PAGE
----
Tuesday, 8 February 2011

The Cutting Edge: Psycho,

Psycho, Dir. Alfred Hitchcock, 1960. where do I start with this film firstly what caught my attention was the music. The famous intro which has been remixed by the famous rapper "Busta rhymes". the film Psycho is a complete switch from the film "rope"the camera in "rope" it has want continuous camera shot with the exception of seeing changes which was to change the film. Psycho on the hand has multiple camera shots. Close-up shots wide-angle face-to-face shots. which gives you the viewer intimate experience with the actor. The actor/character "Anthony Perkins" he plays the character of "Norman Bates"which plays extremely well.
If the name psycho which is that name of the filmis named after this character because he's a psychopath with a split personality one of his mother which is dead which is the dominant frame of mind compared to the Norman Bates personality which is the rational one. the conflict between these two personalities brings us to a first murder scene which is the framers shower scene, With the camera prospective you are in the shower looking through the shower curtain and black shadow creeping towards the the shower with  actress
"Janet Leigh" who plays "Marion Crane"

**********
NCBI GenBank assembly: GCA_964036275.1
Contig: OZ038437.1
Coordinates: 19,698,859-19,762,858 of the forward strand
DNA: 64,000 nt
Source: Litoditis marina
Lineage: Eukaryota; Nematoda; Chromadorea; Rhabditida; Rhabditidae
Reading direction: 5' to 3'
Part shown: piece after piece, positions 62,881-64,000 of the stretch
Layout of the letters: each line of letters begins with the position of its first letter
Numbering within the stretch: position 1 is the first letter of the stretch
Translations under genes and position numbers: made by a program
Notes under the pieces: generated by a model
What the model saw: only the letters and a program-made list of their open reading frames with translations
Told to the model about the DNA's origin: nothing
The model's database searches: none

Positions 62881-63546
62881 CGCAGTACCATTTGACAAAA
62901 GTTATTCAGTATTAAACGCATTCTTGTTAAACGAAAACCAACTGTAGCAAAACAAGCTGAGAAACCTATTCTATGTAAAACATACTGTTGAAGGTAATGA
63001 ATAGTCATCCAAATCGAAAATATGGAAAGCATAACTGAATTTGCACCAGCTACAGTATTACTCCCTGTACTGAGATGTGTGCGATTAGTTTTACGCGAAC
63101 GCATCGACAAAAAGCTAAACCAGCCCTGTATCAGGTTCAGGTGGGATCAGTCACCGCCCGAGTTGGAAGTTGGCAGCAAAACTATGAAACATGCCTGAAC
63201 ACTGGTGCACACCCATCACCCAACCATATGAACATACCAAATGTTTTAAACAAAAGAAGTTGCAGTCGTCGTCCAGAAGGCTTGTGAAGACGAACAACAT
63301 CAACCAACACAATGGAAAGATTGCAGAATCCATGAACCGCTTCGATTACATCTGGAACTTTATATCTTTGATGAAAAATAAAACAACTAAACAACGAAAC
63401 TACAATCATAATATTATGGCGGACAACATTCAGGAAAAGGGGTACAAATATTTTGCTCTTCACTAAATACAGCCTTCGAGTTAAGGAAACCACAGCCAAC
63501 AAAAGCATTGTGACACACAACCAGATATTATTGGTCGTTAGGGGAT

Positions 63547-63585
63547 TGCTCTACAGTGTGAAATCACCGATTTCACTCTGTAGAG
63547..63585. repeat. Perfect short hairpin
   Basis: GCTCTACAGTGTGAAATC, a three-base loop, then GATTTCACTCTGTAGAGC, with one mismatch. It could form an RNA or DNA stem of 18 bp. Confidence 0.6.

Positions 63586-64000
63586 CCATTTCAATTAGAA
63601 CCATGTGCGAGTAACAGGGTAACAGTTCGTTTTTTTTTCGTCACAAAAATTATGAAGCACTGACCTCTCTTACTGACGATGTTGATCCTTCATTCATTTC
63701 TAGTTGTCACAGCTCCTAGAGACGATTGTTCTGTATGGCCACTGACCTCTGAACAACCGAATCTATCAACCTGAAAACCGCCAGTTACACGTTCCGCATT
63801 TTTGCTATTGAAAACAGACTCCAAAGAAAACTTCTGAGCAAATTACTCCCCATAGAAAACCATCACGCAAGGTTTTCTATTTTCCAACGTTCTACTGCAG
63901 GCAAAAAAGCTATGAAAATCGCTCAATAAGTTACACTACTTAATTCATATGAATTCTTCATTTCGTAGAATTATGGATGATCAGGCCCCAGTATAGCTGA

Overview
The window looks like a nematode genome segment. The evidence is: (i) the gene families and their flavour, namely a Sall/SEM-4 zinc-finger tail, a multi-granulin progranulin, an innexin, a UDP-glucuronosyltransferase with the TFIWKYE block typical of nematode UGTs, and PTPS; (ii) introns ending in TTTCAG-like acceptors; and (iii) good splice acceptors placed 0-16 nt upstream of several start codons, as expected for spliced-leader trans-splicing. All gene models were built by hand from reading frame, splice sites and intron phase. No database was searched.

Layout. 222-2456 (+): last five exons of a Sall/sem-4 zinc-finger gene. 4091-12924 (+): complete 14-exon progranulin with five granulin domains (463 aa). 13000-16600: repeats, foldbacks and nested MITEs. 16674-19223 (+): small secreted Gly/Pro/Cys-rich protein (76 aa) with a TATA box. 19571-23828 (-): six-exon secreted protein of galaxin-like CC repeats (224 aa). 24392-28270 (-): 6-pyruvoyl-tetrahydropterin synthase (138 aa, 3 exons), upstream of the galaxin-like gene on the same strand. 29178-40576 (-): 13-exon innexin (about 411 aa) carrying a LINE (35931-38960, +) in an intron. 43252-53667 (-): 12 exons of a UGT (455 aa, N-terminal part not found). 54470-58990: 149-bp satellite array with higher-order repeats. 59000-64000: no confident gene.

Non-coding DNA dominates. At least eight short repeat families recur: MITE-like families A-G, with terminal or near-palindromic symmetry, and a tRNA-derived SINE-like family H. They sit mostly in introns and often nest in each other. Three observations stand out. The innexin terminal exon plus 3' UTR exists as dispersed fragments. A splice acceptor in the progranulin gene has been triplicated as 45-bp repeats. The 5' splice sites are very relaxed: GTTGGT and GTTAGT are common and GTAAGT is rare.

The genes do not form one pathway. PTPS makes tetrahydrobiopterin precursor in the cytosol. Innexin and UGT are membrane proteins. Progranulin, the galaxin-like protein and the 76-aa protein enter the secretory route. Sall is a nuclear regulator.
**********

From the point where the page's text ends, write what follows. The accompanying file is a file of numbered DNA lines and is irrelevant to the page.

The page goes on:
This scene is most remembered from the film. the story line of the film is pretty complicated but with the camera effects makes extremely interested. you find"Janet Leigh" who plays "Marion Crane" being handed some money which gives this character the excuse to run away. which Leeds evidentially to death the second main part of the film the middle you find out the relationship between the mother played by Anthony Perkins
and a string of more deaths. the ending you find yourself in the police station where Anthony Perkins has been captured and confesses to the murders and int he police station you find Anthony Perkins feeling the chair in a straitjacket and then a close-up of his face and a clever camera trick we see a skeleton of the mother and Anthony Perkins face combines this is and very good camera trick


Time may have dulled the shock, but the craft is as impressive as ever.
Sean Axmaker Seanax.com (01:24)(09/02/2011)
Alfred Hitchcock's 1960 masterpiece blends a brutal manipulation of audience identification and an incredibly dense, allusive visual style to create the most morally unsettling film ever made.
Dave Kehr Chicago Reader (01:26)(09/02/2011)
This is easily the most shocking film produced by the "Master of Suspense.
David Parkinson Radio Times (01:27)(09/02/2011)

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